Uncovering the legacy of slavery in Rio de Janeiro

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Rio de Janeiro was once the planet's largest slave city – and a walking trip through its "Little Africa" parts is the best way to explore the history that shaped Brazil's national essence.
Rio de Janeiro was once the planet's largest slave city – and a walking trip through its "Little Africa" parts is the best way to explore the history that shaped Brazil's national essence.

Rio de Janeiro was once the planet’s largest slave city – and a walking trip through its “Little Africa” parts is the best way to explore the history that shaped Brazil’s national essence.

As I joined the crowd of museum visitors, my gaze fell upon a glass-covered pit filled with fragments of human bones scattered in the earth. This haunting sight was just a glimpse of the grim reality hidden beneath the surface in the Gamboa neighborhood of Rio de Janeiro’s downtown.

Mass Graves and Forgotten Histories

“It wasn’t a cemetery, because that implies a sacred ground,” explained Kelly Tavares, a tour guide at Rio Encantos Experiences, as we explored the Gamboa and Saúde neighborhoods, part of Rio’s Port region known as “Little Africa” due to its significant African diaspora population. “It was a mass grave.”

Uncovered in 1996 during renovations of a family home, the pit of bones was confirmed by archaeologists to be an 18th-century makeshift burial site created by the Portuguese for the enslaved Africans who perished during the treacherous Atlantic crossing to Rio de Janeiro.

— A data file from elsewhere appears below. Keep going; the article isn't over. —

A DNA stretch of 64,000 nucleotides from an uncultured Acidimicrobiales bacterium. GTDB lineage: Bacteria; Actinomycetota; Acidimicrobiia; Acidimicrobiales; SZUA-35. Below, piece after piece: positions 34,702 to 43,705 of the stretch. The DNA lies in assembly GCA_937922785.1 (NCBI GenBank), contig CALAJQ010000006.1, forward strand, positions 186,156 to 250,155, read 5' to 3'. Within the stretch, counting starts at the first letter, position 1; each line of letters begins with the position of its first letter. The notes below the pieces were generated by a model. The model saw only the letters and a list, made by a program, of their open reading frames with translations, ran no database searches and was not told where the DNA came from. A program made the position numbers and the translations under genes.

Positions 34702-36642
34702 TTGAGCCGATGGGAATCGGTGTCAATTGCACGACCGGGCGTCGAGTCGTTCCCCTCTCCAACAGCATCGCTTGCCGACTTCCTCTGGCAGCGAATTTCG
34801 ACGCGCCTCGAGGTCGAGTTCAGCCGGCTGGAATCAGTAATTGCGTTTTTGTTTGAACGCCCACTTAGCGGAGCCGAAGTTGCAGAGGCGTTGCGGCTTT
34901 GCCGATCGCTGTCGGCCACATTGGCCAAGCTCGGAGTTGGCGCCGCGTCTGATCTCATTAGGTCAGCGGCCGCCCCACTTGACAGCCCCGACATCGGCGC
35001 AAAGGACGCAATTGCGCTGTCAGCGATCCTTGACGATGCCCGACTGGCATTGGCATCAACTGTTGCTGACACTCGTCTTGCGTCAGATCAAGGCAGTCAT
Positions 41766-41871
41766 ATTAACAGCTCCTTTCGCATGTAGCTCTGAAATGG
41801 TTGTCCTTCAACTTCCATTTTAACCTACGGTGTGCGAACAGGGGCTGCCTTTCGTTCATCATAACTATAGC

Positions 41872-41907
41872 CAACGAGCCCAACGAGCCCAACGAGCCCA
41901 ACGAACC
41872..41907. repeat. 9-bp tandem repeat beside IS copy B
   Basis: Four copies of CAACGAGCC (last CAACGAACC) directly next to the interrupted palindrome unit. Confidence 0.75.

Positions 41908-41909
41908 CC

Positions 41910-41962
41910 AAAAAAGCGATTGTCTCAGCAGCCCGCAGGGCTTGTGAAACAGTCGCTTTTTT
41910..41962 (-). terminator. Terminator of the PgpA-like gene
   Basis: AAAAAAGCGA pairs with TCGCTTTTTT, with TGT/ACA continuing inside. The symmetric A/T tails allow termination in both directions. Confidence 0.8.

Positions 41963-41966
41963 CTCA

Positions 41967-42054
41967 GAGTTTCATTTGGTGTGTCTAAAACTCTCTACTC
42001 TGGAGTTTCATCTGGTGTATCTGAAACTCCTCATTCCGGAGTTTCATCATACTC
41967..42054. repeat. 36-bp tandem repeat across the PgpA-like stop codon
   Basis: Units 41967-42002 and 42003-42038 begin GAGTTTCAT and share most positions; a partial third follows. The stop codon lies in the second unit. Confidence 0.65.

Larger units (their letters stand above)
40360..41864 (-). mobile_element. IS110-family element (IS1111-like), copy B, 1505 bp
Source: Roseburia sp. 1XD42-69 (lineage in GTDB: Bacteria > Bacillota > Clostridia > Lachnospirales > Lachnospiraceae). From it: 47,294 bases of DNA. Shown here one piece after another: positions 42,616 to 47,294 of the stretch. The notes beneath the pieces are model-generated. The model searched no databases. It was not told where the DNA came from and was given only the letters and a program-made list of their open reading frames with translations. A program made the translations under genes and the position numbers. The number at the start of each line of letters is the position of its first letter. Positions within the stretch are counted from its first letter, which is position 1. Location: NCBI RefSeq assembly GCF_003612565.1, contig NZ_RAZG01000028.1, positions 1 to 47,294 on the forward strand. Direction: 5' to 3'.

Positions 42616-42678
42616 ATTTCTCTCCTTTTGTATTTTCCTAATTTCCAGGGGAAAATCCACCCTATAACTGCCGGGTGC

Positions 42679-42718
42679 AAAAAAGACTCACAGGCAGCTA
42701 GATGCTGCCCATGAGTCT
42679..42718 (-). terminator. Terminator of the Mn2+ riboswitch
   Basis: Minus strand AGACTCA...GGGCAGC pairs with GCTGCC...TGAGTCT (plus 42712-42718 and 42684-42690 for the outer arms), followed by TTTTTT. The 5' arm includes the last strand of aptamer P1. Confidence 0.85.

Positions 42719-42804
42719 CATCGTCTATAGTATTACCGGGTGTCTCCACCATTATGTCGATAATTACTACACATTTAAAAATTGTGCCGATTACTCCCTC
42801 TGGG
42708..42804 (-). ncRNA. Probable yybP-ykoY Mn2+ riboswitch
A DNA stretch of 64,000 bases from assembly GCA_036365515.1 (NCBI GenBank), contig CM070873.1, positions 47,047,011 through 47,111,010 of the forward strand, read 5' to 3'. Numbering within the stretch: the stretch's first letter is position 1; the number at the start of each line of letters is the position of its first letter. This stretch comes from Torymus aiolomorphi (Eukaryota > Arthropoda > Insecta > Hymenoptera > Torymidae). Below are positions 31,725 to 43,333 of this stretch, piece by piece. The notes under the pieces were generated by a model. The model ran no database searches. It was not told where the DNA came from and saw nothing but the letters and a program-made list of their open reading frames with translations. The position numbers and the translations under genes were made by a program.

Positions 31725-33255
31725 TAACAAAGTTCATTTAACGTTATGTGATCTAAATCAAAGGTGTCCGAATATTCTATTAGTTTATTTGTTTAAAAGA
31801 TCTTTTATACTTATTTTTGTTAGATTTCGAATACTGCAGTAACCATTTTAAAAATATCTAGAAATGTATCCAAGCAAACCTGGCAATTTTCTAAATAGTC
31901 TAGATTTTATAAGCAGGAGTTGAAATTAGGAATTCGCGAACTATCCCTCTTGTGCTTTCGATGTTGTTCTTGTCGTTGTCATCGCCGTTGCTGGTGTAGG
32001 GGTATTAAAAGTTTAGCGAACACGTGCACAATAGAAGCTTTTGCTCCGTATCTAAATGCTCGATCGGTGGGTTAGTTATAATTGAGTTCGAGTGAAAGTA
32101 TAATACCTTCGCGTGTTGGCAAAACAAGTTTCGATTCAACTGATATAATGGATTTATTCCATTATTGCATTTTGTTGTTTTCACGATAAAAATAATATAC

Today, this solemn site is known as the Memorial of the New Blacks, transformed by homeowners Merced and Petrúcio Guimarães into a museum and research center dedicated to preserving this tragic history.

Exploring the Legacy of Slavery

The Memorial of the New Blacks is just one of several places in Rio’s downtown port region where visitors can delve into the city’s dark past of slave trade. 

This district witnessed the arrival of approximately two million enslaved individuals on Portuguese ships between the 16th and 19th centuries. 

The legacy of slavery and the subsequent years of resistance are integral to Brazil’s narrative, with nearly half of the population tracing their ancestry back to Africa and iconic cultural traditions such as samba, Carnival, and capoeira deeply rooted in Black culture.

Revealing Hidden Histories

“We deliberately aren’t told about Black history and the significance of slavery in both Brazil and Rio,” remarked Ynaê Lopes dos Santos, a history professor at the Federal Fluminense University in Rio state. “From the 19th Century onwards, Rio became the largest slave city in the world.”

As visitors and scholars alike continue to uncover and illuminate these hidden histories, the importance of acknowledging and confronting the legacy of slavery remains paramount in understanding Brazil’s complex social fabric and cultural identity.

Gary Monroe

Gary Monroe is a seasoned contributor to the Los Angeles Business Magazine, where he offers insightful analysis on local business trends and economic developments. With a focus on Los Angeles' dynamic commercial landscape, Gary's articles provide valuable perspectives for entrepreneurs and business professionals in the city.

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